Ultimately big changes begin with simple steps. Starting with the steps that are easiest for you and then working toward the more involved processes can allow for maintainable improvements in your health as opposed to very drastic but untenable phases. While sudden and huge lifestyle modifications can show quick results, these changes often ultimately result in frustration due to the return of previous habits and in turn, previous health status. Good luck with your fitness goals, and here’s to a healthy summer! Dr. Nick
Unfortunately, obesity is linked to a lot of stuff: cardiovascular disease, diabetes, kidney disease, liver disease, osteoarthritis, endometrial cancer, colon cancer, postmenopausal breast cancer- the list goes on and on. Recent studies have unfortunately linked it to a reduction in cognitive function like Alzheimer’s and other dementias as well.
Currently, an estimated 47 million people are affected with dementia worldwide and one of the risk factors for dementia as we grow older is obesity. How did these studies measure obesity? They used a waist to hip ratio as their measure of obesity- not BMI. BMI is body mass index and takes the height and weight of individuals into account to determine body fat. However, this is not always a reliable measure as body builders and very athletic individuals can be considered obese but have very little body fat.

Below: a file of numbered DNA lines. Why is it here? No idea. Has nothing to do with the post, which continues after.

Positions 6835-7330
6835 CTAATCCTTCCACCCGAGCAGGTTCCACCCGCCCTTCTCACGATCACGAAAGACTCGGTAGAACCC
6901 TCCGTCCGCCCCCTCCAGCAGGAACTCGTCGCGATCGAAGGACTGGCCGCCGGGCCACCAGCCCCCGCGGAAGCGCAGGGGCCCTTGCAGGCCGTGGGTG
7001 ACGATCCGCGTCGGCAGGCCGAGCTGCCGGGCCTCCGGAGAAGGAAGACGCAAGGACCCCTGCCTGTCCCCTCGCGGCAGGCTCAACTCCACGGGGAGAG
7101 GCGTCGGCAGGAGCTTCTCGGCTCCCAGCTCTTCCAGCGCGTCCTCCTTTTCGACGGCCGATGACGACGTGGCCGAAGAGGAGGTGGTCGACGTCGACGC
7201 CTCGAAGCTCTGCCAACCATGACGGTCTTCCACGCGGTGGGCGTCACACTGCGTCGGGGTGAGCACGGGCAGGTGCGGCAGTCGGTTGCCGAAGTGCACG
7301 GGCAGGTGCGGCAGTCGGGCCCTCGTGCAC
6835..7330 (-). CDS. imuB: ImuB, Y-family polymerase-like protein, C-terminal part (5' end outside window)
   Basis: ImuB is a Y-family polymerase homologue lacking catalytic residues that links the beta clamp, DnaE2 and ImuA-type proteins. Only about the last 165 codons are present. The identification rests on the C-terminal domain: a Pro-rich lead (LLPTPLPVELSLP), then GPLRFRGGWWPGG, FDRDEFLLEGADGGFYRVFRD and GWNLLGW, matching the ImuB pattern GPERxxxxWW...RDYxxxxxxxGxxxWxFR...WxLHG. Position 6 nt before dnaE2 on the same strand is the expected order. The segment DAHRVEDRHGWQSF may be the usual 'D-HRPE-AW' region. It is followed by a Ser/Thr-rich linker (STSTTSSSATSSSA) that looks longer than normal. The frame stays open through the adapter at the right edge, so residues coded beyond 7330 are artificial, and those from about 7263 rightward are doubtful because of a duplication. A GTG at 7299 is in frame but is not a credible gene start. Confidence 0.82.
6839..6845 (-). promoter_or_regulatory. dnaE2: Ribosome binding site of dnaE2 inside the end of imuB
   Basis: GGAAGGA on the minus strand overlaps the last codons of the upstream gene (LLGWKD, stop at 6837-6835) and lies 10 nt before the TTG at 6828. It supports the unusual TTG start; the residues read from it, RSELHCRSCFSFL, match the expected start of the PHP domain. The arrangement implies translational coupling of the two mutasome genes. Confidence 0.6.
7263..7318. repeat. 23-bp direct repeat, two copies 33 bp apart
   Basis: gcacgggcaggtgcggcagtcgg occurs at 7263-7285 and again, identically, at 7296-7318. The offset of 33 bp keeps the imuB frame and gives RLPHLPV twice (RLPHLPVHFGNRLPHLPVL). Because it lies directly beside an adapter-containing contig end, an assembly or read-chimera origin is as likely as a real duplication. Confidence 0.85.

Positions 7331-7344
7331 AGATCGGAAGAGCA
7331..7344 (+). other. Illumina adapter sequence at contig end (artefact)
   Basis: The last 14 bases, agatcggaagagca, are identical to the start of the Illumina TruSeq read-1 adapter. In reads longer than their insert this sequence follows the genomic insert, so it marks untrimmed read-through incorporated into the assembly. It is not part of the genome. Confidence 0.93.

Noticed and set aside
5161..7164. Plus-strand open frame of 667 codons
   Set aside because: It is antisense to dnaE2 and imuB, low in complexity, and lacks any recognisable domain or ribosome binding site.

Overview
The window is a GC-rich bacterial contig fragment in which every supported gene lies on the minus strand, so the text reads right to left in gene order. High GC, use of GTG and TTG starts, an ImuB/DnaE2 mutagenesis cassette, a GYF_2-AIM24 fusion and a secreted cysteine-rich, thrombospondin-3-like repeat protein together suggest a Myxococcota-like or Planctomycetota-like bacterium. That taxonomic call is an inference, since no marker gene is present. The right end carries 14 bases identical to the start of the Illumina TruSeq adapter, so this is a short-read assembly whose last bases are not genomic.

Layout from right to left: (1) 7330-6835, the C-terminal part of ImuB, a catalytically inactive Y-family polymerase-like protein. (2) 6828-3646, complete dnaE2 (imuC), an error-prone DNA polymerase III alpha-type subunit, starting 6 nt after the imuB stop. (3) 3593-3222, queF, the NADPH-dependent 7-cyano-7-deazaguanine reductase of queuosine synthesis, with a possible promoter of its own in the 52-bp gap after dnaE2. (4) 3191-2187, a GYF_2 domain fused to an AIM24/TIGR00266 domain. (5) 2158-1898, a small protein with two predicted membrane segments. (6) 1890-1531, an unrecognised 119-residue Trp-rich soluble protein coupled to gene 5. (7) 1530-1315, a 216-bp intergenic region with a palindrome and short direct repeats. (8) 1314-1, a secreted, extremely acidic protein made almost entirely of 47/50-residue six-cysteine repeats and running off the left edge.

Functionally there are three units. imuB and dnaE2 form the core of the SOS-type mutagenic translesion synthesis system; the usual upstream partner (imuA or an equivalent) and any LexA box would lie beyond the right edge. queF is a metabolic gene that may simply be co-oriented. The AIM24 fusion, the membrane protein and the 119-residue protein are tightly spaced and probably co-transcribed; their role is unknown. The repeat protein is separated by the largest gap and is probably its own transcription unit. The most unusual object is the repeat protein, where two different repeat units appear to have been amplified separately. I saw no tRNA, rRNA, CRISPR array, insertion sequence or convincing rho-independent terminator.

What did these studies find? The studies evaluated the cognitive performance by testing memory and visuospatial tasks and found that adults over the age of 60 with higher waist to hip ratios had reduced cognitive performance in such tasks.
Why is belly fat (increased waist to hip ratio) associated with cognitive decline? Researchers believe that the reason individuals with increased belly fat show more cognitive decline than their counterparts in similar age groups is because fat cells produce inflammatory markers. In addition to this, just because you are overweight or obese does not mean that you have the appropriate amount of vitamins and minerals. The body needs a diverse spectrum of antioxidants and phytochemicals to remain healthy and for our cells to function normally. Unfortunately, while the standard American diet is heavy on sugar, salt, and carbohydrates, it tends to be low on antioxidants which helps decrease the inflammatory response. So what can I do to decrease the risk of developing dementia?
Focus on reducing belly fat. Belly fat harms the brain because it produces hormones and chemicals that promote inflammation and insulin resistance.
Decrease processed foods as much as you can. All sorts of additives are added in processed foods to increase the shelf life and make it taste good. These additives promote inflammation and are usually nutrient poor meaning they have very fewer antioxidants that help in repair and regeneration of cells.
Exercise at least 30 minutes a day! Being active and exercising regularly really helps decrease belly fat and improves your overall health.
Some amount of cognitive decline, much like physical decline, is somewhat inevitable as we age. That being said, being proactive about your health can help minimize those changes, and while your 60s may not be quite the same as your 20s, it also doesn't have to be your 90s. Good choices now can allow you to see the benefits of your healthy decisions both now (fitting into a favorite dress) and later (being sharp enough to own the competition in the weekly card game). After all, how else are you going to keep up with your grandchildren? :) Dr. Pam